The OS we use is Windows 7 Pro 64bit with all patches and updates applied. We also use the latest drivers available for the motherboard and any devices attached to the computer. We do not disable background tasks or tweak the OS or system in any way. We turn off drive indexing and daily defragging. We also turn off Prefetch and Superfetch. This is not an attempt to produce bigger benchmark numbers. Drive indexing and defragging can interfere with testing and produce confusing numbers. If a test were to be run while a drive was being indexed or defragged, and then the same test was later run when these processes were off, the two results would be contradictory and erroneous. As we cannot control when defragging and indexing occur precisely enough to guarantee that they won’t interfere with testing, we opt to disable the features entirely.
Prefetch tries to predict what users will load the next time they boot the machine by caching the relevant files and storing them for later use. We want to learn how the program runs without any of the files being cached, and we disable it so that each test run we do not have to clear pre-fetch to get accurate numbers. Lastly we disable Superfetch. Superfetch loads often-used programs into the memory. It is one of the reasons that Windows occupies so much memory. Vista fills the memory in an attempt to predict what users will load. Having one test run with files cached, and another test run with the files un-cached would result in inaccurate numbers. Again, since we can’t control its timings so precisely, it we turn it off. Because these four features can potentially interfere with benchmarking, and and are out of our control, we disable them. We do not disable anything else.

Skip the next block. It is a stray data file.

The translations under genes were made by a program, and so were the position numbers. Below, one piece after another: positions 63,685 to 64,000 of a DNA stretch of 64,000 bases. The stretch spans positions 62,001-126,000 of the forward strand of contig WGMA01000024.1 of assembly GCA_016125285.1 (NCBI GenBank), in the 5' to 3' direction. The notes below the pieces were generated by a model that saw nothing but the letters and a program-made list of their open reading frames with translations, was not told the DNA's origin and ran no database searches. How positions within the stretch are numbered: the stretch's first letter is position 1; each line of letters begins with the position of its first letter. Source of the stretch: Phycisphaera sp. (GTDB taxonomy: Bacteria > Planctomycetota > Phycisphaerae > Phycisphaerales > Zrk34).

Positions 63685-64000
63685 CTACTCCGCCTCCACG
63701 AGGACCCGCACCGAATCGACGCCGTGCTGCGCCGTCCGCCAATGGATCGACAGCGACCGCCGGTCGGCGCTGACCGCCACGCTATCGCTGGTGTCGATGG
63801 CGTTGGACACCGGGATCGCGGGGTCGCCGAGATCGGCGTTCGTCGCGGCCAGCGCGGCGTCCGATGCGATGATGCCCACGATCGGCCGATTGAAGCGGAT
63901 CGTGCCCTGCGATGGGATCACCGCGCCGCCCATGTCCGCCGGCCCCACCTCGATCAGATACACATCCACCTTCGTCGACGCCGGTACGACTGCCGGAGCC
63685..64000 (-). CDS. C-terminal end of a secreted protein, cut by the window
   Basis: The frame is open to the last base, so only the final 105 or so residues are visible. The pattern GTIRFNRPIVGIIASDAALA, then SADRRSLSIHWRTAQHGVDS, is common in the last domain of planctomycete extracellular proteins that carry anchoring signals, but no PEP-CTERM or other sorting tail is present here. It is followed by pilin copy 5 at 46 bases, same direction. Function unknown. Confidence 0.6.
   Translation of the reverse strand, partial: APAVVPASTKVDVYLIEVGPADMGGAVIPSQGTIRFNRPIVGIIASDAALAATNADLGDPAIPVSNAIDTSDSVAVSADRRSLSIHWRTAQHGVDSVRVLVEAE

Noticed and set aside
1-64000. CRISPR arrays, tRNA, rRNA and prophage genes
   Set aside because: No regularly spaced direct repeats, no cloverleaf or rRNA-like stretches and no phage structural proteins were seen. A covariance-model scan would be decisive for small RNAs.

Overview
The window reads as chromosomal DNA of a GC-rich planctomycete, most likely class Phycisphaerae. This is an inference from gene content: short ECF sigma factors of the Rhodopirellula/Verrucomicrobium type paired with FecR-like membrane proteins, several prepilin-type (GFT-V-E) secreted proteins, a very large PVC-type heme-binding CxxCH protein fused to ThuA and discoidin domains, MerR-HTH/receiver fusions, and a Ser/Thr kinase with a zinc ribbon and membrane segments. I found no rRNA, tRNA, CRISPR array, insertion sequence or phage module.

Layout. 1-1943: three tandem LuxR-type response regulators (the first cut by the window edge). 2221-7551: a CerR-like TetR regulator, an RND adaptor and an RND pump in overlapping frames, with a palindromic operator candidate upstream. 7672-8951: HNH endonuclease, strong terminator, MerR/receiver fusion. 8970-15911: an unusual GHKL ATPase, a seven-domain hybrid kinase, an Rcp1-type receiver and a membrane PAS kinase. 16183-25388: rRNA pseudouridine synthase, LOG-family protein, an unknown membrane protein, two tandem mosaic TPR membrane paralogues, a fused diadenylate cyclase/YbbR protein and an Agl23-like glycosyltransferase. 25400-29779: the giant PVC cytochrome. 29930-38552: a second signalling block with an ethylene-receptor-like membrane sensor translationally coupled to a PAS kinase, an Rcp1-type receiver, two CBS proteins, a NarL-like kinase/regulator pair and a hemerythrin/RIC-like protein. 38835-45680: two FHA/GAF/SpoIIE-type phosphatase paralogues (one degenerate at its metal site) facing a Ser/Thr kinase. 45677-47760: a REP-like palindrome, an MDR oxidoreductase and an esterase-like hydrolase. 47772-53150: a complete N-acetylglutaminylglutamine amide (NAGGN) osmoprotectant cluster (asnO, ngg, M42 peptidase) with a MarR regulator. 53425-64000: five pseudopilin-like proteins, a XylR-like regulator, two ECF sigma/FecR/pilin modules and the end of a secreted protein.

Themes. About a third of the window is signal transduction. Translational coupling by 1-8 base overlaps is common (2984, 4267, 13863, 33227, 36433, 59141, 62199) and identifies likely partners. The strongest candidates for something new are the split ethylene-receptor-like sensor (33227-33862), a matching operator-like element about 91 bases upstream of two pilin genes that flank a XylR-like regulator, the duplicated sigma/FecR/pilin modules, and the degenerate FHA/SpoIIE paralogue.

One thing to note is that we are revamping our testing method in order to better represent motherboard performance and offering to you guys the consumer. Also we want to make it an easier read for you without miles of endless charts. Please feel free to provide feedback on what you think as many benchmarks will be shuffled or removed completely.
|Case||Thermaltake Level 10 GT|
Intel Core i7-3960X
|Motherboard||ASUS Rampage IV Formula|
|Ram||16GB Gskill RipJaws Z 4x4GB (9-11-10-27)|
Swiftech H20-220 Edge
|Hard Drive||Western Digital Velociraptor 300GB|
Intel 510 series SATA III 120GB
SLI 2x GTX 580
Front (intake): 200 x 200 x 20 mm ColorShift Fan x 1 (600~800RPM, 13~15dBA)
Rear (exhaust): 140 x 140 x 25 mm Turbo Fan (1000PRM, 16 dBA)
Top (exhaust): 200 x 200 x 30 mm ColorShift Fan (600~800RPM, 13~15dBA)
Side (intake): 200 x 200 x 30 ColorShift Fan (600~800RPM), 13~15dBA)
| Additional Cards
Thermaltake Toughpower Grand 1200W
|Mouse||Thermaltake esports Black gaming mouse|
|Keyboard||Thermaltake Meka G1 mechanical gaming keyboard|
We will use the following applications to test the performance of the Motherboard. Benchmarks
|Heaven benchmark 2.5|
|Lost Planet 2|
|SiSoft Sandra 2011b|
The X79 Platform has proven itself to be a formidable upgrade for many of the X79 users out there offering a more efficient platform with a quad channel memory interface which makes for an excellent performing system for many enthusiasts or high end benchmarking or gamer.